Lost in the action on Thursday’s USA 400 meter Olympic Trials final with LaShawn Merritt and Jeremy Wariner was David Neville’s Lane 8 “running scared and hanging on” 3rd place finish.
Anyone who’s run the 400 meters in Lane 8 will know what I’m talking about.
David Neville didn’t take the “victory lap” traditionally taken by the three qualifiers. He was too nauseous after a personal best of 44.61 seconds.
“Anyone who’s run the 400 knows how I felt,” he quoted.
Like the indoor 400 meters, running a fast pace for the first half of the race isn’t unknown to to Neville. He recently won the 2008 Indoor USA Championships at 400 meters.
How to Run the 400 meters
If you take a look at LaShawn Merritt and Jeremy Wariner’s splits, you’ll see some interesting analysis:
1st. LaShawn Merritt 44.00 – 11.0, 10.5 [21.5], 10.7 [32.2], 11.8 [44.0]
Or 21.5 and 22.5 for 200m segments.
2nd. Jeremy Wariner 44.20 – 11.0, 10.6 [21.6], 10.9 [32.5], 11.7 [44.2]
Or 21.6 and 22.6 for 200m segments.
You may think the difference was 0.2 seconds but the big difference is the segment from 100 to 300 meters: 21.2 for Merritt, and 21.5 for Wariner. That difference was 0.3 seconds, the difference between first and second place!
Michael Johnson once quoted that the 400m race is really divided into 8 x 50 meter zones, not the traditional 4 x 100m segments.
Read the article below from USA Today and you’ll see how Michael and Jeremy divides the race up.
Merritt edges rival Wariner in 400-meter final at Olympic trials
EUGENE, Ore. â€” The rivalry is not yet Ali-Frazier, Russell-Chamberlain or McEnroe-Borg, but LaShawn Merritt and Jeremy Wariner may be forging a classic matchup in the 400 meters.
Merritt made it two wins in three races against Wariner, who has ruled the event since 2004 with an Olympic and two world championship titles, in Thursday’s final at the Olympic track & field trials. The U.S. team for next month: Merritt (44.00), Wariner (44.20) and David Neville (44.61).
Neville, in lane 8 outside everyone, led with 100 left. “I was out there running scared,” he said. “I was like ‘Wow.’
He soon was passed by Merritt. Fourth off the turn, Wariner made one of his classic stretch charges but when he realized he couldn’t get Merritt, he eased up.
Afterwards only Merritt took the victory lap traditionally taken by the three qualifiers. Wariner was “too disappointed” to take part. And Neville too nauseous after a personal best. “Anyone who’s run the 400 knows how I felt,” he said.
Wariner wasn’t feeling so great when he realized he was in trouble after the first 200, ran into the wind, and moved prematurely with 150 left. That was a fatal mistake, according to his manager, Michael Johnson, the two-time Olympic champ and world record holder in the event.
“I didn’t execute the race right,” said Wariner, who skipped the formal press conference but later talked to reporters. “Michael said if I had built into it from 150 and then kicked, I would have been fine. I tried to force it at 150 and that hurt me.”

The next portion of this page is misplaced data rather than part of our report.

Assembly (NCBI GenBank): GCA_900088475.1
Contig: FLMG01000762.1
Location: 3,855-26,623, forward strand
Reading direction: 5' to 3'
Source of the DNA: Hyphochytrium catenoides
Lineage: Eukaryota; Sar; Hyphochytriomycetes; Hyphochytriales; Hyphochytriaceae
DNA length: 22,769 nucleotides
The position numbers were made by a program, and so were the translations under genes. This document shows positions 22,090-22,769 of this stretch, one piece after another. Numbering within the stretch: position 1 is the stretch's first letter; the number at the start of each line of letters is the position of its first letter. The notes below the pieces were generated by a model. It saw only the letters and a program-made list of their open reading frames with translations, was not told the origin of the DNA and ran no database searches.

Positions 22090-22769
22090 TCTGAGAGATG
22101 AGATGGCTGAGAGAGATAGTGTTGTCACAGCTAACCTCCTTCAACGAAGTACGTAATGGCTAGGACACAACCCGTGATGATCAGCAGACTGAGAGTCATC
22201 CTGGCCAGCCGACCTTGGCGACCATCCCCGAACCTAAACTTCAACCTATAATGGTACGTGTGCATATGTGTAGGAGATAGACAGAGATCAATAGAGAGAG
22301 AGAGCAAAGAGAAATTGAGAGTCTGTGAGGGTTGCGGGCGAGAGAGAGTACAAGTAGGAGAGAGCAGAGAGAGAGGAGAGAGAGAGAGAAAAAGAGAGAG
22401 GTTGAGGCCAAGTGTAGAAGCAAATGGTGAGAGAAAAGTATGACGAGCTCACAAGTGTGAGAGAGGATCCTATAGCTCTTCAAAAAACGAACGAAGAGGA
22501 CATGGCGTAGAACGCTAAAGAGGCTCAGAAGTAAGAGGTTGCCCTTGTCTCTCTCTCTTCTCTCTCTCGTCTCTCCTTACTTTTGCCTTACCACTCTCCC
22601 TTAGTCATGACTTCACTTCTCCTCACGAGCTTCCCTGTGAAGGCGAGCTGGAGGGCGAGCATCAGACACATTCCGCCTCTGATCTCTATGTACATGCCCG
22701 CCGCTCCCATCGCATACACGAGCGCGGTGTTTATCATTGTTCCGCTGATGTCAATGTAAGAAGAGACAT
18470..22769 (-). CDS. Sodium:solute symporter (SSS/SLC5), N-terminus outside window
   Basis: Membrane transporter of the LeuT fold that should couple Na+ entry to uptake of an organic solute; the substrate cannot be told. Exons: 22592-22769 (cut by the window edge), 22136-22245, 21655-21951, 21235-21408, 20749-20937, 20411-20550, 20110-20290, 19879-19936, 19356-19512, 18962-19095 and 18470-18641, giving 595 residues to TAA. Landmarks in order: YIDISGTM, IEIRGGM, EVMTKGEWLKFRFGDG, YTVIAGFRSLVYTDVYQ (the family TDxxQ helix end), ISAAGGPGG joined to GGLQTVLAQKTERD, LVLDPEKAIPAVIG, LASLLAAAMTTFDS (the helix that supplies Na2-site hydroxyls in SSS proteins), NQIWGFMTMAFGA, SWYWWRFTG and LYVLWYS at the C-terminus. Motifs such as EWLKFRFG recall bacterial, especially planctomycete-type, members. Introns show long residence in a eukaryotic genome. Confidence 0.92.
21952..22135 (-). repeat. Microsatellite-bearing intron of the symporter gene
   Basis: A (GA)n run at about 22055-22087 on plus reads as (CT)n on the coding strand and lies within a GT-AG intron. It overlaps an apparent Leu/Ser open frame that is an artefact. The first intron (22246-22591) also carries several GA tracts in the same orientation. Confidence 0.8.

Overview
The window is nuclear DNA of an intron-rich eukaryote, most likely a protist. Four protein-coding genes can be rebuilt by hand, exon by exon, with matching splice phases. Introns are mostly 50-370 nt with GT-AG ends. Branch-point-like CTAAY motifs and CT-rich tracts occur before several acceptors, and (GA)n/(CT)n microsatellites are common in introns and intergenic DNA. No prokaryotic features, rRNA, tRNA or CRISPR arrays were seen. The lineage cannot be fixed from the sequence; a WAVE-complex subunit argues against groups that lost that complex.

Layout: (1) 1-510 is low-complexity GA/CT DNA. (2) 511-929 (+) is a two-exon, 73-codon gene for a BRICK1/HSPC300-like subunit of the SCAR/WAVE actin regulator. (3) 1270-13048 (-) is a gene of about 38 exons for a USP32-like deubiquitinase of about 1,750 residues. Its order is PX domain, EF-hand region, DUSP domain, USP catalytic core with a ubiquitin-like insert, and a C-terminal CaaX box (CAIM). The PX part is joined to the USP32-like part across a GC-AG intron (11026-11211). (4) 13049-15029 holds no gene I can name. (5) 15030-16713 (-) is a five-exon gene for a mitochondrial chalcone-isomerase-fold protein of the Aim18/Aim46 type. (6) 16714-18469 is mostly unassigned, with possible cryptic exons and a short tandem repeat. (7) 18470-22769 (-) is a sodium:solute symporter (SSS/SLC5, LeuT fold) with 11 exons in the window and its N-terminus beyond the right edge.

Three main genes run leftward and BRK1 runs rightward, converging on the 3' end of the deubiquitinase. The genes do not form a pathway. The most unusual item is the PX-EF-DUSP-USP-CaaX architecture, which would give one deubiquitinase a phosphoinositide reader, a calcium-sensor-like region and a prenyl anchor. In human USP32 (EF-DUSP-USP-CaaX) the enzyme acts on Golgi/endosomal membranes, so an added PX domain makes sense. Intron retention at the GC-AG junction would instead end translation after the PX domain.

Merritt, who has better 200 speed than Wariner, was considered more inexperienced in 400 tactics but ran the smarter race Thursday.
“My plan basically was to get in front and stay in front,” he said. “I plan on continuing winning. I like to win. I train to win.”
Wariner, who left his long-time coach, Clyde Hart of Baylor, early in the year to train with Baylor assistant Michael Ford, said the switch had no bearing in the race. “We do the same workouts,” Wariner said. “I’ve run faster this year early in the season than ever. Coach Ford is doing a good job.”
Four years ago, when Wariner was winning the 400 at the Athens Games, Merritt won the 400 at the World Junior Championships. Last year at the world championships, Merritt broke 44 seconds for the first time and pushed Wariner to a personal-best 43.45.
“He’s just going to make me work harder in practice knowing I’ve got someone out there competing and running as fast as I am,” Wariner said.
For Merritt it was his first U.S. senior title after narrow losses the two previous years. “That’s what means the most to me,” he said.
Merritt, who turned 22 June 27, dedicated the victory to his late older brother, Antwan, who had a June 29 birthday and died in 1999 after jumping from his college dorm room during a fight.
“This was for both of our birthdays,” said Merritt, who grew up in Portsmouth, Va., and now lives in nearby Suffolk. “I’ll celebrate a little when I get home.”
Merritt was ranked No. 2 in the world last year, which proved motivating. “I took a little time off after world championships,” he said. “When I got back in it, I trained hard. I did the things I had to do like massages, stretching and diet to make this my year.”
Before this year, Merritt was 0-for-11 against Wariner. He’s 2-0 this season with their next meeting scheduled July 11 in Rome.
Wariner still considers himself the Olympic favorite, pointing out his PR (personal record) is about .5 seconds faster than Merritt’s.
“When I start running in the mid-43s, I’ve just got to keep running the same,” Wariner said. “He’s going to have to start PRing.”
To be decided in Beijing.